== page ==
But even if there was only an agreement for the EU side to hold their tongues, the clever thing about the Chequers turd is that, if the EU side won't buy it, then it becomes obvious that there isn't much scope for a bespoke agreement. That would mean, as anything softer wouldn't get through the Commons (and wouldn't be much of a Brexit anyway) we're heading for Canada plus plus plus or no official deal. Knowledgeable blogger Wolfgang Munchau has been claiming the probability of no deal is increasing for some time now. One thing May has done is give her Brexiteer wing every chance - and almost every last minute in the negotiating schedule - to come up with a credible version of their Brexit. They failed.

One point that exercised my mind was the statement that we could still do our own free trade deals. Maybe not with the US though, as we would be sticking too close to the EU rule book to import their chlorinated chicken. This rather ludicrous example took hold in our press months ago. On that point, most people seem averse to American chlorinated chicken. And yet we read in the papers a while ago that most of the fresh chicken in our supermarkets is contaminated with campylobacter and that hygiene standards in our processing plants is poor*. Personally I know which I would prefer and it's not food poisoning.

But returning to the main point on the ability to do trade deals with non-EU countries, I think it is notable that, unlike Davis and Johnson, Liam Fox didn't resign, so presumably he thinks he still has a job he can do.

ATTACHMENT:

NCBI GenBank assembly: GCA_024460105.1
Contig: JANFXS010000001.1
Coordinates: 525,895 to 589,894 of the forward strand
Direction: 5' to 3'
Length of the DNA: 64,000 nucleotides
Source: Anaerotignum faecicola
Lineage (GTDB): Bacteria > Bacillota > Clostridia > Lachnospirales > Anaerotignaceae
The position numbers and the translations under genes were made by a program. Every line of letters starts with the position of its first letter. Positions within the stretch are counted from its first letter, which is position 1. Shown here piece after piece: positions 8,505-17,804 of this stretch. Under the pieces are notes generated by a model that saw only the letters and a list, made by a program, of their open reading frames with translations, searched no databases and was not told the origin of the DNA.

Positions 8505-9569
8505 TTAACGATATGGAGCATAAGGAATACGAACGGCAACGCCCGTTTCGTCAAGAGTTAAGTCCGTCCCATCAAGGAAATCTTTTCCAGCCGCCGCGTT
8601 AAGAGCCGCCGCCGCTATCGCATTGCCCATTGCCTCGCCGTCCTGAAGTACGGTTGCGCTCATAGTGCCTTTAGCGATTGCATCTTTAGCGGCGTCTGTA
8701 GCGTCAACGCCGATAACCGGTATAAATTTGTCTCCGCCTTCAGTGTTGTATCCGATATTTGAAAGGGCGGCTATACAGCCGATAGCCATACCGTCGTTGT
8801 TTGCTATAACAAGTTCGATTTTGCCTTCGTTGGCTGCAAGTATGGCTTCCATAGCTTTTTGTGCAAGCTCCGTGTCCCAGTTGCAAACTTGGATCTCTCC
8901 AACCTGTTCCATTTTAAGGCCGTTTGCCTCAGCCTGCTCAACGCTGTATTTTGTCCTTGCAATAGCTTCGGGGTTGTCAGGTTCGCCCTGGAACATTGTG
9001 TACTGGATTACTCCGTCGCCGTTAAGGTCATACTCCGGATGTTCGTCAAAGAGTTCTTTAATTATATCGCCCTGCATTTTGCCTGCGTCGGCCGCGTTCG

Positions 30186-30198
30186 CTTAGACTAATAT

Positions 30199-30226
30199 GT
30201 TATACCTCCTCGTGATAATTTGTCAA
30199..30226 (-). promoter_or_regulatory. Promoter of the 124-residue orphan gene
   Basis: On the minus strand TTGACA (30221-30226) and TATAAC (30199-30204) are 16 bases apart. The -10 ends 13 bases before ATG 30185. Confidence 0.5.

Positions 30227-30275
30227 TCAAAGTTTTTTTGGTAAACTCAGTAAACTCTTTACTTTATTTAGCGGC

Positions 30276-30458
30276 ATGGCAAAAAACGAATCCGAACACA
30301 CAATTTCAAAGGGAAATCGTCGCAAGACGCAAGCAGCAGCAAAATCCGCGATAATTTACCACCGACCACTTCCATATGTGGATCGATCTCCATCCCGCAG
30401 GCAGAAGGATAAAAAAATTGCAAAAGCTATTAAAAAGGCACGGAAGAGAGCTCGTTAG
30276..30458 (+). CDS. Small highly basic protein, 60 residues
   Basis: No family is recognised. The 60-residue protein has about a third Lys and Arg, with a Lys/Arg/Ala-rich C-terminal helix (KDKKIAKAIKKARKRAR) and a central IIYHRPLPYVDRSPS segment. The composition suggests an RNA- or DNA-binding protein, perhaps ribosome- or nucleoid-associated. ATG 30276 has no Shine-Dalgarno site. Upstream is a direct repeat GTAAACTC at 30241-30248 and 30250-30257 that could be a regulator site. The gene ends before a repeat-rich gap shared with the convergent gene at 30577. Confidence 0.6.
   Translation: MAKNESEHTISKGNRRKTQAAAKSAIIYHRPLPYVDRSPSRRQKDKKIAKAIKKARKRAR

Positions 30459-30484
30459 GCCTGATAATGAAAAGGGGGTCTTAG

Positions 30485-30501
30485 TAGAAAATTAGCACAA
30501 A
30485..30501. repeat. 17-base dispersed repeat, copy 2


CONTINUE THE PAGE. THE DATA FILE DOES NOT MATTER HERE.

For myself, I don't see how the turd fixes Ireland, though I've already suggested how that can be fixed. (We don't put up border posts whatever. If the Irish are told to do it by the EU then they aren't our border posts and it's not our fault or problem).

The compromise doesn't seem to prejudice my personal red lines: control of borders and no interference in our domestic laws by the ECJ. For example, while I don't have strong feelings about whether prisoners should be able to vote I have extremely strong feelings about a court from outside the UK telling us we must do it. This I will not have - and I think I'm far from alone.

So yes, by definition it's a turd. But it might be the basis of a way forward. Let's see if Barnier thinks it stinks. I don't think I mind too much either way, as long as, if he does, we walk away rather than watering it down further, to mangle my metaphors.

The white paper is published today. We'll see if it's a pile of steaming ordure.

*British supermarket chickens show record levels of antibiotic resistant superbugs. The Guardian, 15 January 2018.